(3) Present value of a remainder interest. The present value of a remainder interest in property transferred to a pooled income fund is computed on the basis of—
(i) Life contingencies determined from the values of lx that are set forth in Table 2000CM in § 20.20317(d)(7) of this chapter (see § 20.20317A for certain prior periods); and
(ii) Discount at a rate of interest, compounded annually, equal to the highest yearly rate of return of the pooled income fund for the 3 taxable years immediately preceding its taxable year in which the transfer of property to the fund is made. For purposes of this paragraph (e), the yearly rate of return of a pooled income fund is determined as provided in paragraph (c) of this section unless the highest rate of return is deemed to be the rate described in paragraph (e)(4) of this section for funds in existence less than 3 taxable years. For purposes of this paragraph (e)(3)(ii), the first taxable year of a pooled income fund is considered a taxable year even though the taxable year consists of less than 12 months. However, appropriate adjustments must be made to annualize the rate of return earned by the fund for that period. Where it appears from the facts and circumstances that the highest yearly rate of return of the fund for the 3 taxable years immediately preceding the taxable year in which the transfer of property is made has been purposely manipulated to be substantially less than the rate of return that would otherwise be reasonably anticipated with the purpose of obtaining an excessive charitable deduction, that rate of return may not be used. In that case, the highest yearly rate of return of the fund is determined by treating the fund as a pooled income fund that has been in existence for less than 3 preceding taxable years.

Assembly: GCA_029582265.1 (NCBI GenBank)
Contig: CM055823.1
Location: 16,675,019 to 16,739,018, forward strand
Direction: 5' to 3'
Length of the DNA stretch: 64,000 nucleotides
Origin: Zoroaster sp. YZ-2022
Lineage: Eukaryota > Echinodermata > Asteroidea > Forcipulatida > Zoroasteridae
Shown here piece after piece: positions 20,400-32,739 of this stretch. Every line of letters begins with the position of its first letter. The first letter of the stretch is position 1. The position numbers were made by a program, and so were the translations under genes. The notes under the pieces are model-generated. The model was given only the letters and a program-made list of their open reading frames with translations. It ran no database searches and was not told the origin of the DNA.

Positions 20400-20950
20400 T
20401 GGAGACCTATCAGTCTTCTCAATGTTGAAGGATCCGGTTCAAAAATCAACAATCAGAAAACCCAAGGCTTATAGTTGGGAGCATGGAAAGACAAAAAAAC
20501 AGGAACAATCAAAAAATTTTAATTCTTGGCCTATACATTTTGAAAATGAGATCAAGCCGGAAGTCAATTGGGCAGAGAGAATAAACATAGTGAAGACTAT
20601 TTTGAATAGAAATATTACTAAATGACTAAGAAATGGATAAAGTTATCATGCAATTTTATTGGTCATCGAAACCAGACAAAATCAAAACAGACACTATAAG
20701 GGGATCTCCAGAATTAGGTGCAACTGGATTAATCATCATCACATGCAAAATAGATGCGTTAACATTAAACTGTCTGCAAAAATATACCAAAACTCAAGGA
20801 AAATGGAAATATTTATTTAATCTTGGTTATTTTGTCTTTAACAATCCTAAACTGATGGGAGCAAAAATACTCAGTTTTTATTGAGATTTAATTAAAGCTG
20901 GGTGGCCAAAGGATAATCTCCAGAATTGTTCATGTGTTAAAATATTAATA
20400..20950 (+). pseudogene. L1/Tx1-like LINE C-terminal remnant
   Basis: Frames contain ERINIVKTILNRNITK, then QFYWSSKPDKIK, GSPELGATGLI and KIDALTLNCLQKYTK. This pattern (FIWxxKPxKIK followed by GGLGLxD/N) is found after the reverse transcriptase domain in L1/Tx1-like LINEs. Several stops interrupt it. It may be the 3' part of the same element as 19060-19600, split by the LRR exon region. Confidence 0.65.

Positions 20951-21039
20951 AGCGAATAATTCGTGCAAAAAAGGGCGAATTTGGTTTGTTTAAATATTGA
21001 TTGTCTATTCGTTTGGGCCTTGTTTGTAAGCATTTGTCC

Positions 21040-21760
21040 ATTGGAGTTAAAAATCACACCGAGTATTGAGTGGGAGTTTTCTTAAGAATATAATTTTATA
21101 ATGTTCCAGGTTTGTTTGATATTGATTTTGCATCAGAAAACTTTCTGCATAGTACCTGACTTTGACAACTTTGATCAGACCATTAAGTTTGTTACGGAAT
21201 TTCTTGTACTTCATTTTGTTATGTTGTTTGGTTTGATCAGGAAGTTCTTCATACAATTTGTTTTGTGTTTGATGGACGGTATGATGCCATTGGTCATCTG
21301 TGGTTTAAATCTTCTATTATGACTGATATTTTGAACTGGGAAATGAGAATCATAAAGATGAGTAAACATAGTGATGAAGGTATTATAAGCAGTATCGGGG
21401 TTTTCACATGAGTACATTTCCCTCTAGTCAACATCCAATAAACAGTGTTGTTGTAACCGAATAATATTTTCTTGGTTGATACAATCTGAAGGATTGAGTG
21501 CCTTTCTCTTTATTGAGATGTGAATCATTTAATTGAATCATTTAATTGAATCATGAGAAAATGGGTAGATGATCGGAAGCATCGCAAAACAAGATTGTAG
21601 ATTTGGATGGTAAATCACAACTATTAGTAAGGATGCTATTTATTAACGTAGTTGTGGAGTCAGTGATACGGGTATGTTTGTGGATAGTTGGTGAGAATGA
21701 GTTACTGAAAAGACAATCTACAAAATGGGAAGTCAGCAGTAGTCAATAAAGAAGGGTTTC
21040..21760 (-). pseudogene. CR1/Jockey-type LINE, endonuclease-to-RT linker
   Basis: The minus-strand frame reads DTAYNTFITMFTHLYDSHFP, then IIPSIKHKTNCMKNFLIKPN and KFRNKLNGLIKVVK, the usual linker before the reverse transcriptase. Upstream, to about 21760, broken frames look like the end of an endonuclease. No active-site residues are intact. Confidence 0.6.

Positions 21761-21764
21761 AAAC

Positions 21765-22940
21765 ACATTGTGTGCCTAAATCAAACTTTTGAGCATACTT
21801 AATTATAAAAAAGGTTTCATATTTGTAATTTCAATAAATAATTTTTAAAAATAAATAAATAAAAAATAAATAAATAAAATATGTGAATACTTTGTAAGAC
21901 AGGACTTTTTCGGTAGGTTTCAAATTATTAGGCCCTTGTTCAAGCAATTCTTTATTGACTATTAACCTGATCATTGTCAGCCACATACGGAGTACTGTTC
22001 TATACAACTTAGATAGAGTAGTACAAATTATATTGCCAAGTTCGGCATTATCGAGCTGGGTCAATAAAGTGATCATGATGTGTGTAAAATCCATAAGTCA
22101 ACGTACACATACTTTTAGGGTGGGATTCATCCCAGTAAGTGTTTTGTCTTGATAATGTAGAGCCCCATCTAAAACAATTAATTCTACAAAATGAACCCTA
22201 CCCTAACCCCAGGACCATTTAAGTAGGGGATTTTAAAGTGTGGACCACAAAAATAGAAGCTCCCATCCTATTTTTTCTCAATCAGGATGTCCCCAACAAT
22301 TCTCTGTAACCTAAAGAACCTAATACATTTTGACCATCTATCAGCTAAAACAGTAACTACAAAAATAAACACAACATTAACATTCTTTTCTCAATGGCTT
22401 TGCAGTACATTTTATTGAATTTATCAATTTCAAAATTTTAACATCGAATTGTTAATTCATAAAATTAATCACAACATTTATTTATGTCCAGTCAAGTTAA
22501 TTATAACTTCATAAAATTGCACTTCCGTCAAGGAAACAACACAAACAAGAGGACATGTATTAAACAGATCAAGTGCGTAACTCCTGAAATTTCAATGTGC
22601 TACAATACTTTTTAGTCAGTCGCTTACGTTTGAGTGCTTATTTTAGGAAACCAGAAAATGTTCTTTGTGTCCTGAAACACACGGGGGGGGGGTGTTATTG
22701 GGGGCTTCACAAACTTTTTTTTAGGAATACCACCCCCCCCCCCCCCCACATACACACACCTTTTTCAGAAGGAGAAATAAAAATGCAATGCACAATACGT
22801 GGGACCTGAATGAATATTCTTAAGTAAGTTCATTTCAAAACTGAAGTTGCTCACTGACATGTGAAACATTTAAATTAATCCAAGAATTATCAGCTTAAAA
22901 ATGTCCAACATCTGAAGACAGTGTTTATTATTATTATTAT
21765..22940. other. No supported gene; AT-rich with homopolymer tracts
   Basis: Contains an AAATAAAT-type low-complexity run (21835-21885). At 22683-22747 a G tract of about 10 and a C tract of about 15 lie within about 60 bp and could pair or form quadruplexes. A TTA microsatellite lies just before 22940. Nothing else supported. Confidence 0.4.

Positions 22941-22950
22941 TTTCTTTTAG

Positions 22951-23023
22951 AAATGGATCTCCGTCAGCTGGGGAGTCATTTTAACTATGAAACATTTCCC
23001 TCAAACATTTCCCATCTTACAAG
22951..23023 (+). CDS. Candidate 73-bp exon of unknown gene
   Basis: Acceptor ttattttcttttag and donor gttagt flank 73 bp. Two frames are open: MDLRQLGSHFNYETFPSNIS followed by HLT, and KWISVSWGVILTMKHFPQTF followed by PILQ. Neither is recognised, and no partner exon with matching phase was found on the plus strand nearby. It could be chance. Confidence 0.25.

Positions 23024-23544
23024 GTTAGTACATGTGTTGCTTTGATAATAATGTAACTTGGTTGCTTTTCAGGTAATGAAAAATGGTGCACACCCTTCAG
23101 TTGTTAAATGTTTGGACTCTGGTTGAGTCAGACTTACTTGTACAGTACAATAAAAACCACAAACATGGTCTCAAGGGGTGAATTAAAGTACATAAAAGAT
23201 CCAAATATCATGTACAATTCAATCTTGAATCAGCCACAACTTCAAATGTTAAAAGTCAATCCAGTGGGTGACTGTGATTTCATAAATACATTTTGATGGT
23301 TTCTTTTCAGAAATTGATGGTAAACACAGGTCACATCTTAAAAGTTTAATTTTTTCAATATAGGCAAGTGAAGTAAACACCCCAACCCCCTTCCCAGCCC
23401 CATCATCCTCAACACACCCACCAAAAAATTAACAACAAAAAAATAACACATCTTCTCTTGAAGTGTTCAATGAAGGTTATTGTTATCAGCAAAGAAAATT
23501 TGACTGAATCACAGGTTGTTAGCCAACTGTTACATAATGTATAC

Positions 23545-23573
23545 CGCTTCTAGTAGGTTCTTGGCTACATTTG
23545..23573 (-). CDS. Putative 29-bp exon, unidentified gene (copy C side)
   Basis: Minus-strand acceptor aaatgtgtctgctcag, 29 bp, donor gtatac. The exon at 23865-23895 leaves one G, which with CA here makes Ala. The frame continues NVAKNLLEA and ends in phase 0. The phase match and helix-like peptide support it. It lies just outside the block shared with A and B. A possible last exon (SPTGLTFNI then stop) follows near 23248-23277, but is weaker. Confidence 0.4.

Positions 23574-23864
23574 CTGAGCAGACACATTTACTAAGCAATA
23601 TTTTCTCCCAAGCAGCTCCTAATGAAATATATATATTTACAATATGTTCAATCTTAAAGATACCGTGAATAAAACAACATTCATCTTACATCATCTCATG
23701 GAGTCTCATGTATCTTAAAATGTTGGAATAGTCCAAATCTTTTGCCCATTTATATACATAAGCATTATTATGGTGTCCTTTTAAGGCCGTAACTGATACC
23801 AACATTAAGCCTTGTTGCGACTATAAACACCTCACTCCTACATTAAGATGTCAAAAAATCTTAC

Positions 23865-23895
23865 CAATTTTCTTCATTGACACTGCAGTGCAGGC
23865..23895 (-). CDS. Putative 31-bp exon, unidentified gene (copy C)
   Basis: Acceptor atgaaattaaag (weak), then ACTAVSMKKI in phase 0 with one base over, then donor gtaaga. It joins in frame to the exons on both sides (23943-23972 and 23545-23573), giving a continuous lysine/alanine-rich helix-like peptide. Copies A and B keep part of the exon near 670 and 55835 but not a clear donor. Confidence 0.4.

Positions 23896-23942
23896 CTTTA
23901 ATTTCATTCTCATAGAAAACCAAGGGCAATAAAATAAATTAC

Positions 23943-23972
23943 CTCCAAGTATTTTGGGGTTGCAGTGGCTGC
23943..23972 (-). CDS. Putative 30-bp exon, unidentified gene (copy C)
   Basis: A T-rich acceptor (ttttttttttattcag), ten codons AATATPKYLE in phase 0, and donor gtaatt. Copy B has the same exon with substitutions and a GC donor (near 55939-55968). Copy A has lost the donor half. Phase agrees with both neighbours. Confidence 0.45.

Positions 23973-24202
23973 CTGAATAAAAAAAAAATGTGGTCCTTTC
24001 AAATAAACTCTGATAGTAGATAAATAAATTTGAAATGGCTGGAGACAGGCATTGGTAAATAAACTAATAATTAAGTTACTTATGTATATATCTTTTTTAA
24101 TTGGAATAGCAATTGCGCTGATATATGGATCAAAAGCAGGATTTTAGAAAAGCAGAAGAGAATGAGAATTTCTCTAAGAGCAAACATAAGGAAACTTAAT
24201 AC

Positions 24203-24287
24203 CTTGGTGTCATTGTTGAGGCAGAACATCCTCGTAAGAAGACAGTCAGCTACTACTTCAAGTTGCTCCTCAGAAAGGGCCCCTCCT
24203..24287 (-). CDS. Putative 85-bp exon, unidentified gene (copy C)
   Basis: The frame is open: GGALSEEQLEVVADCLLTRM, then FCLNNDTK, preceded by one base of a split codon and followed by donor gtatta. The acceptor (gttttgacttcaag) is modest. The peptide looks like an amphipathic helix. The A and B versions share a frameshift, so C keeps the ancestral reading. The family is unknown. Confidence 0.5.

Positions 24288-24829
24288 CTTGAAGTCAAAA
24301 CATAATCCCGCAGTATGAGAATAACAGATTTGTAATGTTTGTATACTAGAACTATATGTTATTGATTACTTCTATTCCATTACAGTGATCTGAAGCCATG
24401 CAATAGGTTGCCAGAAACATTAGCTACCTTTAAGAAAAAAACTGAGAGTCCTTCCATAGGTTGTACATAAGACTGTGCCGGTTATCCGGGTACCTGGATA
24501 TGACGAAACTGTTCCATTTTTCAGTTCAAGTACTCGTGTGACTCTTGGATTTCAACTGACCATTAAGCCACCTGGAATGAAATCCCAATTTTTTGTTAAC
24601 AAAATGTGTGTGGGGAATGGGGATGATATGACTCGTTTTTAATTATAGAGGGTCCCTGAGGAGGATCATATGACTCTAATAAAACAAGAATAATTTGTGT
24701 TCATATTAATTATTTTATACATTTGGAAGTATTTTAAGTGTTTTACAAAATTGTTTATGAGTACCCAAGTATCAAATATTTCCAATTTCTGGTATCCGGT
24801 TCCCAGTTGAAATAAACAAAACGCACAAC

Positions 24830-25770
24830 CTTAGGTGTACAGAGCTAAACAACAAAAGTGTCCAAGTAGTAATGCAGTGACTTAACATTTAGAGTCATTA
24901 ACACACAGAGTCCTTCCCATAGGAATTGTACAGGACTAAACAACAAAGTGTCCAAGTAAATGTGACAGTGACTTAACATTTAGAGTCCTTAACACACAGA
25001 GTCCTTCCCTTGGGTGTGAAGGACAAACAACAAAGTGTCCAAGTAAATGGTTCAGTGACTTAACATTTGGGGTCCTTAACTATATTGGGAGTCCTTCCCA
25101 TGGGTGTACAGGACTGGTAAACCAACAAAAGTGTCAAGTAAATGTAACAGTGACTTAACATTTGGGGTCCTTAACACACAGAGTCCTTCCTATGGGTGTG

(4) Pooled income funds in existence less than 3 taxable years. If a pooled income fund has been in existence less than 3 taxable years immediately preceding the taxable year in which the transfer is made to the fund and the transfer to the fund is made after April 30, 1989, the highest rate of return is deemed to be the interest rate (rounded to the nearest twotenths of one percent) that is 1 percent less than the highest annual average of the monthly section 7520 rates for the 3 calendar years Start Printed Page 49573immediately preceding the calendar year in which the transfer to the pooled income fund is made. The deemed rate of return for transfers to new pooled income funds is recomputed each calendar year using the monthly section 7520 rates for the 3year period immediately preceding the calendar year in which each transfer to the fund is made until the fund has been in existence for 3 taxable years and can compute its highest rate of return for the 3 taxable years immediately preceding the taxable year in which the transfer of property to the fund is made in accordance with the rules set forth in the first sentence of paragraph (e)(3)(ii) of this section.